How do you insure that you build a neat smooth base of thread and why should it matter?
The hook is smooth and slippery, by building a thin (emphasis on thin) base of thread using touching turns of thread you create a non-slip layer onto which you can then tie the materials..It is important for the durability and neatness of your flies that you master this basic technique before proceeding to more complicated matters.
Getting the proportions right.
This is probably the biggest giveaway that the fly tyer is a novice, the wings are too big, the tails too short, the thorax in the wrong place etc. People become so besotted with the pattern that they neglect the proportions and you will never have a nice looking fly if you don’t manage this particular detail. Certainly most fly tyers have their own style within a range of proportions and one can with practice tell one person’s flies from another based on that but the differences are small. Good fly tying requires proper proportions. In general there are three lots of accepted proportions, for Dry Flies, Traditional Wet Flies and for Nymphs. Some are not that critical, others more important such as the Catskill Dry Flies where incorrect proportions will have your fly rendered useless and out of balance.
Using the right size hackle.
As with the above the hackle is a key element of the proportional balance of a dry fly. On standard “Catskill” ties it also will greatly affect the engineering and balance of the fly such that it doesn’t fall on its face or flip upside down when cast. The video below shows how to easily measure a hackle before you remove it from the skin. You can use fancy hackle gauges and such but this base method works very well without need for additional tools.
You would be amazed at how many videos and books show the ribbing wound in the same direction as the body (dubbing, pheasant tail or whatever). There are a couple of very good reasons why you would want to “counter rib” the body of a fly. It adds to the durability and equally better shows the segmentation effect that one is aiming for. The ribbing in general adds strength but at the same time imitates the segmented body of a real insect to one degree or another. There are effectively two ways to do this, either wind the body material in opposite rotation to the rest of the fly and wind the ribbing normally, or wind the body in the normal rotational direction and rib in the opposite manner. It doesn’t matter too much which you choose.
To half hitch or whip finish?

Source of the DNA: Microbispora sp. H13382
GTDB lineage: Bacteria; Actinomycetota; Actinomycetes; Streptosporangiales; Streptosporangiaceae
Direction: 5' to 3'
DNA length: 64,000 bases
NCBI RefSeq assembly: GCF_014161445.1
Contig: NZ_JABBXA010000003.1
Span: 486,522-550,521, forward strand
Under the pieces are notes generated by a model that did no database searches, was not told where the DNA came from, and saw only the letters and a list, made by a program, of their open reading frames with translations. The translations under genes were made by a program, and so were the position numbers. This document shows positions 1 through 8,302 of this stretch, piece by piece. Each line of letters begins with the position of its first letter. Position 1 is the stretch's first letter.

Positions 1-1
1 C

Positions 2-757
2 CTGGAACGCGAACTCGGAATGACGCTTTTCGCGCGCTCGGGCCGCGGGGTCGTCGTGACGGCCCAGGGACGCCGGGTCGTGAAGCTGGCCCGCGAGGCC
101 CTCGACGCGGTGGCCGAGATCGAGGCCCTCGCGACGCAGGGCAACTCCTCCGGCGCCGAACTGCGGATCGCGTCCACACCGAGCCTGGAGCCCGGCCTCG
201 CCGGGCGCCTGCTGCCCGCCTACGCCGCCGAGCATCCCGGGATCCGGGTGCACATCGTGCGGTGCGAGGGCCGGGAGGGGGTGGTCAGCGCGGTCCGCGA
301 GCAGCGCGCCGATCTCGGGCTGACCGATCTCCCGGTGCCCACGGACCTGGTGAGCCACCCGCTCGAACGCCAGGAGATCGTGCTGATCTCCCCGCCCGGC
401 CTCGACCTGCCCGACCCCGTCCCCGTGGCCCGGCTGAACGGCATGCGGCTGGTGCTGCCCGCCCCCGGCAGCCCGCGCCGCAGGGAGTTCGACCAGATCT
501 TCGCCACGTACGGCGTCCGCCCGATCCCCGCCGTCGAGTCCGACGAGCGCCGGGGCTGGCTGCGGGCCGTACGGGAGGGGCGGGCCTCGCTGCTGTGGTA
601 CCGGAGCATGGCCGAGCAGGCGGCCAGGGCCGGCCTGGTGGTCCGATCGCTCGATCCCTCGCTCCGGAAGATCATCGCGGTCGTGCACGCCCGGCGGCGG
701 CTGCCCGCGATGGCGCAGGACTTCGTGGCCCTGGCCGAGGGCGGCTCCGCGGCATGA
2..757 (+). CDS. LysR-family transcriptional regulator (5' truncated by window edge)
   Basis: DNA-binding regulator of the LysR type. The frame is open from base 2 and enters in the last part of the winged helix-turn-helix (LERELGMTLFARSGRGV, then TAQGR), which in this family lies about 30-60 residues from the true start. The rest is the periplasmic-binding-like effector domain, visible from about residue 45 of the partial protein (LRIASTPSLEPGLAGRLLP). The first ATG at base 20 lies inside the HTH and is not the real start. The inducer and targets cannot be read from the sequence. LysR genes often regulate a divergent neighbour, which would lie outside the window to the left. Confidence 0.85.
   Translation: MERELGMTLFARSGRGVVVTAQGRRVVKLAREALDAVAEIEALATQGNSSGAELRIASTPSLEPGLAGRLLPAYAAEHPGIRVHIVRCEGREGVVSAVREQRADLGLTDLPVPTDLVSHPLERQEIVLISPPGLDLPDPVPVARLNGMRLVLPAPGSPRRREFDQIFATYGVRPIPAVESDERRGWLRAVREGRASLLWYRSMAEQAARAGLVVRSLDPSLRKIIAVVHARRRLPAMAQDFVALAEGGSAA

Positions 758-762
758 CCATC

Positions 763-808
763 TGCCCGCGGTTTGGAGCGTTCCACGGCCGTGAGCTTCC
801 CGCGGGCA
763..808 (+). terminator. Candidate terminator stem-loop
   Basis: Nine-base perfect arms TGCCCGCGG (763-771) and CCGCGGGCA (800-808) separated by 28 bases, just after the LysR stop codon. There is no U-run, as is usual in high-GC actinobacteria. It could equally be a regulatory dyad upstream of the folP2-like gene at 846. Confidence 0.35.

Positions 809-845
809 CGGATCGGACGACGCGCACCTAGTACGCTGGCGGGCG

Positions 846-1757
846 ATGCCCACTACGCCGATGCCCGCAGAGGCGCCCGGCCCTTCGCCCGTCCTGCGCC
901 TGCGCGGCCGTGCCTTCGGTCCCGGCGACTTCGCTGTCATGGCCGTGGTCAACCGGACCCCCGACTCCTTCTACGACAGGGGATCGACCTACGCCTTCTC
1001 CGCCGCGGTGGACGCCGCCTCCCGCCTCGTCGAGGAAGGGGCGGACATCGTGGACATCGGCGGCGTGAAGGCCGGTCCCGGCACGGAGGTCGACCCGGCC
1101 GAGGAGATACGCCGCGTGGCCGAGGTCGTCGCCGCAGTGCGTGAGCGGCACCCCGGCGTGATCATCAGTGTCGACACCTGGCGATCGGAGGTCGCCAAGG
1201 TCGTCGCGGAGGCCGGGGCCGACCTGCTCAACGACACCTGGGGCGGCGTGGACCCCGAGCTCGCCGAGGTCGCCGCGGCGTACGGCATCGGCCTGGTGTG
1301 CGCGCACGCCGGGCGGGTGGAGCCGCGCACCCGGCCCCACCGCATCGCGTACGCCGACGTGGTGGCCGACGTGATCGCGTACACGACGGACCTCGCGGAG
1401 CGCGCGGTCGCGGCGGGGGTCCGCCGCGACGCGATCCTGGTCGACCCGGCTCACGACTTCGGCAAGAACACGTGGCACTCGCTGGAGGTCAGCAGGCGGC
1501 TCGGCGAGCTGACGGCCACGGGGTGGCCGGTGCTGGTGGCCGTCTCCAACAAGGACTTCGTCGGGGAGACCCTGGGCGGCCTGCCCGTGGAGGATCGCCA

So now you have lovingly fashioned an exact copy of the fly you saw in the magazine, you have followed the instructions diligently and kept some space for the head where you intend to tie things off. Trouble is that most instruction videos either throw in a couple of half hitches which they then intend to glue together with varnish (in my opinion a very poor option) or they whizz through the spinning of a whip finish tool too fast for you to be able to see. So here are two video clips, taken from my book “Essential Fly Tying Techniques” to show you how to use either a whip finish tool or your fingers. Personally I far prefer the fingers as it requires no additional tools and I don’t have to look under the piles of fur and feather to find the thing each time I finish off a fly. With practice I think that you have more control with your fingers but both methods are infinitely preferable to using half hitches.
These are just a few key tips which might assist the newcomer, I have focused on those which are so frequently neglected in many books and video clips because they are essential even if nobody mentions them. All the images and video clips come from the book “Essential Fly Tying Techniques” which covers all of these key elements in fly tying from spinning deer hair to tying parachute posts. The book uses a combination of text, full colour graphics and video to clearly demonstrate many of the key skills required to tie numerous fly patterns. You can download an electronic copy of this book with internal links to all the videos from Smashwords, Barnes and Noble (international readers) or the Inkwazi Flyfishing website (South African readers). The book is also available on disc from better fly fishing outlets including Stream X.